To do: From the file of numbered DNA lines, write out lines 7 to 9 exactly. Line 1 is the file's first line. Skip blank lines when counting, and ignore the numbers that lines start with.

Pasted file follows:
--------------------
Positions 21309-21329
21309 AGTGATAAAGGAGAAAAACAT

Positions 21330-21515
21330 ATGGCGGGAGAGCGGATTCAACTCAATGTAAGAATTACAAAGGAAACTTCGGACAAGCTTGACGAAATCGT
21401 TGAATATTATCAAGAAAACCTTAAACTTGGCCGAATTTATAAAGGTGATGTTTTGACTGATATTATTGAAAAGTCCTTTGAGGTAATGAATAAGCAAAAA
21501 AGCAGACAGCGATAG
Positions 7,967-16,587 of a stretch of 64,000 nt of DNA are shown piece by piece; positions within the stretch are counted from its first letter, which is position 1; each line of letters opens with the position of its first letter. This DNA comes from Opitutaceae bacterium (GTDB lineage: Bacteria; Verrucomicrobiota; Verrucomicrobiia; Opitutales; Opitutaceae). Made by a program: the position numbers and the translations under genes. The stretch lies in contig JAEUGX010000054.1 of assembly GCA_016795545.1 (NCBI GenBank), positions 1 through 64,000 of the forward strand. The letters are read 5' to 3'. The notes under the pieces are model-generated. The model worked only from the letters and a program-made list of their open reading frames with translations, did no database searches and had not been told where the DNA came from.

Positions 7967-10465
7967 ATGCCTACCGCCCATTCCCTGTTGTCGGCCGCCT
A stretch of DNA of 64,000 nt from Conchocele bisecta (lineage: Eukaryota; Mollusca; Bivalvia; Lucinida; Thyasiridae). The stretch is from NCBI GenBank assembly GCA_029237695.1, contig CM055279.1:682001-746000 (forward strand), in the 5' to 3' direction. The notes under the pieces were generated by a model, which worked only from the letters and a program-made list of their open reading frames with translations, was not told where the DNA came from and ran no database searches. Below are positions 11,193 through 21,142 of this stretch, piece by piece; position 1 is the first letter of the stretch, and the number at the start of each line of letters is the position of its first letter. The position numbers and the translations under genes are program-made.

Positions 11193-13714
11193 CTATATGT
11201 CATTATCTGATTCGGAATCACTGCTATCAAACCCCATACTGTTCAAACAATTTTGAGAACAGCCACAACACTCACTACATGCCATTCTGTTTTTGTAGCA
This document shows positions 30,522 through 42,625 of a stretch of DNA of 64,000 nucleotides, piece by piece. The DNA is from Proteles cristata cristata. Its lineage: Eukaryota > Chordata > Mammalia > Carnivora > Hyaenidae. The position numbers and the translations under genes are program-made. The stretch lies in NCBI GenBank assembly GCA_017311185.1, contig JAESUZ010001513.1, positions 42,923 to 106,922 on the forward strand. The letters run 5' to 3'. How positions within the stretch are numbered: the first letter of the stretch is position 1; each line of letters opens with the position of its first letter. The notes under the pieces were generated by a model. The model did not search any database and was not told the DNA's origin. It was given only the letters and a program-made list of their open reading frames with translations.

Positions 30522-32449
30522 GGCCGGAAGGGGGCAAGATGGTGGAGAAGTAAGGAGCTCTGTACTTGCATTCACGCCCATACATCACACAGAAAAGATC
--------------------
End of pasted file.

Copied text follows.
Positions 7,967-16,587 of a stretch of 64,000 nt of DNA are shown piece by piece; positions within the stretch are counted from its first letter, which is position 1; each line of letters opens with the position of its first letter. This DNA comes from Opitutaceae bacterium (GTDB lineage: Bacteria; Verrucomicrobiota; Verrucomicrobiia; Opitutales; Opitutaceae). Made by a program: the position numbers and the translations under genes. The stretch lies in contig JAEUGX010000054.1 of assembly GCA_016795545.1 (NCBI GenBank), positions 1 through 64,000 of the forward strand. The letters are read 5' to 3'. The notes under the pieces are model-generated. The model worked only from the letters and a program-made list of their open reading frames with translations, did no database searches and had not been told where the DNA came from.

Positions 7967-10465
7967 ATGCCTACCGCCCATTCCCTGTTGTCGGCCGCCT